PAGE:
The Stonor letters and papers, 1290-1483; ed. for the Royal historical society, from the origial documents in the Public record office, by Charles Lethbridge Kingsford.
Kingsford, Charles Lethbridge, editor. 1862-1926.

113. WADEHILL TO THOMAS STONOR 17 JANUARY [1471?]

This letter from a servant of John de la Pole, Duke of Suffolk, was clearly written after the birth of the Duke's eldest son, John, who was probably born in 1464, and before the death of his mother, the Duchess Alice, in May, 1475. The only intervening years in which 17th January fell on a Thursday were 1465 and 1471. The former seems precluded by the mention of "the young ladies," since Suffolk's daughters were probably younger children; though the fact that an adjourned Parliament met in 1465 on 21st January would make this date otherwise suitable. The date 1471 is difficult, since it involves a reference to an otherwise unknown meeting of the Parliament of the Lancastrian Restoration. The Chancellor in both years was George Neville, Archbishop of York, with whom the Stonors had friendly relations. Suffolk, who was married to a sister of Edward IV., would naturally desire to keep away from Court in 1471. From A.C., xlvi, 85.

Worshipfull and my right good maister, I recommende me to youre good maistership: and like you wete þat my lord, and my lady his Moder also, have commaunded me to wryte unto you þat þey bothe hertily desire and prey you, yef ye may in eny wyse or your goyng to London, ye wole take þe laboure as to come hider to speke Page  117, vol. 1 with my seid lord and lady for diverse grete matters and causes þat þey wolde speke unto you of. And yef ye may not come hider, þan þat ye wole find þe meane to my lord Chaunceler as to excuse my lord of his comyng not to London at þis time, like as my seid lord was wreten unto by a pryve seall whiche was delivered to him on Munday last passed at vj of þe clokke withynne night at Ewelme, which as your maystership knoweth well was right shorte warnyng, remembring þat þe more parte of my lordes servauntes were sente into Suffolk to þe houshold þere ayens Crystemasse, and þe remenaunt of his servauntes, þat were here awayting, your maystership knoweth well been forthe with my lady, my lordes wyf, into Suffolk to bringe her þider: ffor God knoweth she thought full longe from þe yonge lorde and yonge ladies here childerne, þat been þere. And so my lord might not come at London himself at þis time to his worship, and his servauntes from him: ffor I dare sey he hath here at þis day awayting uppon his lordship not a dosen persones. Nethelese with Goddes grace my seid lord purposeth and woll be and attend at þe Parlement as oþer lordes shall, ffor by þat time his seid servauntes þat be nowe absent woll be with my seid lord ayen here. Wreten in haste þis Thursday xvij day of Januare.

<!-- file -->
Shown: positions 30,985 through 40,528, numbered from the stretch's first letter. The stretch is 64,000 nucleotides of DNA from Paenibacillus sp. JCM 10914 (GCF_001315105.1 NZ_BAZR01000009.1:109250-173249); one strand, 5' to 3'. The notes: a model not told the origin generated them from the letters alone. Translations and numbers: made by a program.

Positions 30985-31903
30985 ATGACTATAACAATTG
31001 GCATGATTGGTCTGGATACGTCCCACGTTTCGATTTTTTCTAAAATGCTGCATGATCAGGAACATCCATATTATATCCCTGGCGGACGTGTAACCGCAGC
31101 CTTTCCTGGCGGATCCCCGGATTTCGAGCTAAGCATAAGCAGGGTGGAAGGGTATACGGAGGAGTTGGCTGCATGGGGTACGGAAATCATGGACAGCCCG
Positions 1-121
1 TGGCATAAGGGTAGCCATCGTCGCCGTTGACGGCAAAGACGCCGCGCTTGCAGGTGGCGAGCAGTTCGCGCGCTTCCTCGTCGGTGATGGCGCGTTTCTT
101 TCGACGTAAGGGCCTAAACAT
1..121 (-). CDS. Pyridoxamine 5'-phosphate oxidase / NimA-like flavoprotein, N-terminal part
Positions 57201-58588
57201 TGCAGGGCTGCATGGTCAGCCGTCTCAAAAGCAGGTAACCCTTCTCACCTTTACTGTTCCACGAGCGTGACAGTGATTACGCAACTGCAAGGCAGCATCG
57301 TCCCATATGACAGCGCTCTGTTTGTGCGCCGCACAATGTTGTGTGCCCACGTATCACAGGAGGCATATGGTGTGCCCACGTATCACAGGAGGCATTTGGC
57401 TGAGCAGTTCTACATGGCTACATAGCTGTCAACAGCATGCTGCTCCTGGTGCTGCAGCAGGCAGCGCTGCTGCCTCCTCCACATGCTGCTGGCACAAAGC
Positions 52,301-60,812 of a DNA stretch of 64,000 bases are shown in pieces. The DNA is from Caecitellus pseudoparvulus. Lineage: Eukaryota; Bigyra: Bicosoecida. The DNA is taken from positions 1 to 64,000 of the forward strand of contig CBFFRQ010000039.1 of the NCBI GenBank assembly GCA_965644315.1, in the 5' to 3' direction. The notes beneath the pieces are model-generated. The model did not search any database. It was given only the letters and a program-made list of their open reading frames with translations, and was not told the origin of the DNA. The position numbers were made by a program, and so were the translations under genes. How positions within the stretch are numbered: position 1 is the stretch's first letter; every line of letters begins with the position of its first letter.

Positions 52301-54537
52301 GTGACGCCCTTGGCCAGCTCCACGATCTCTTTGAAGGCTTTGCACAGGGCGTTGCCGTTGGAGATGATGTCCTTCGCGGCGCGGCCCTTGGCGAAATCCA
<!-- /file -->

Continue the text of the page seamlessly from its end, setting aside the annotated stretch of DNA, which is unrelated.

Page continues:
Youre servaunt Wadehill.

To my right worshipfull master, Thomas Stonor.